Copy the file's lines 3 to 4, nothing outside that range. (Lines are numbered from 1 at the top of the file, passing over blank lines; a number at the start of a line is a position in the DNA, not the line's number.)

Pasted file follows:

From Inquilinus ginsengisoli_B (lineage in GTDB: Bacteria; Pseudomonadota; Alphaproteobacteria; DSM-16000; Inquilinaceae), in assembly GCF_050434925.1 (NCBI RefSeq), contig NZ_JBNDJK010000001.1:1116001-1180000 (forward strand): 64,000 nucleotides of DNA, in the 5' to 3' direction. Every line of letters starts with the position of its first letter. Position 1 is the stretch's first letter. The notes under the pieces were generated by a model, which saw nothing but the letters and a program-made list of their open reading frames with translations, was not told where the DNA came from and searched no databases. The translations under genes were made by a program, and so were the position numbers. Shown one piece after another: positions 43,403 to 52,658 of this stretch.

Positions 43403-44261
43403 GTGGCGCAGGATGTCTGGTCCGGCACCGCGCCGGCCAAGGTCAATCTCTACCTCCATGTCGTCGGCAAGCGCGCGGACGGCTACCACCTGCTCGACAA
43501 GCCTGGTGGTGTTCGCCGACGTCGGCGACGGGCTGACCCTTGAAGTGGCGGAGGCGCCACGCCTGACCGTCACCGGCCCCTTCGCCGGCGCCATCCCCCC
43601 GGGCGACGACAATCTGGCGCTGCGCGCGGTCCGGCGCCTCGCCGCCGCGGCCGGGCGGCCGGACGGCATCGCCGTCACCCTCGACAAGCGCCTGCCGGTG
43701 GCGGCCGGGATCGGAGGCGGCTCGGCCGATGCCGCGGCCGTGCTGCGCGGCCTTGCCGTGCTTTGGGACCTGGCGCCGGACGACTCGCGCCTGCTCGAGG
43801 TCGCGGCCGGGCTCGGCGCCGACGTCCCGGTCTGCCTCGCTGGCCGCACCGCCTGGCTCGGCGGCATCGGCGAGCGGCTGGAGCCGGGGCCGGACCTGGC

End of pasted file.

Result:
43403 GTGGCGCAGGATGTCTGGTCCGGCACCGCGCCGGCCAAGGTCAATCTCTACCTCCATGTCGTCGGCAAGCGCGCGGACGGCTACCACCTGCTCGACAA
43501 GCCTGGTGGTGTTCGCCGACGTCGGCGACGGGCTGACCCTTGAAGTGGCGGAGGCGCCACGCCTGACCGTCACCGGCCCCTTCGCCGGCGCCATCCCCCC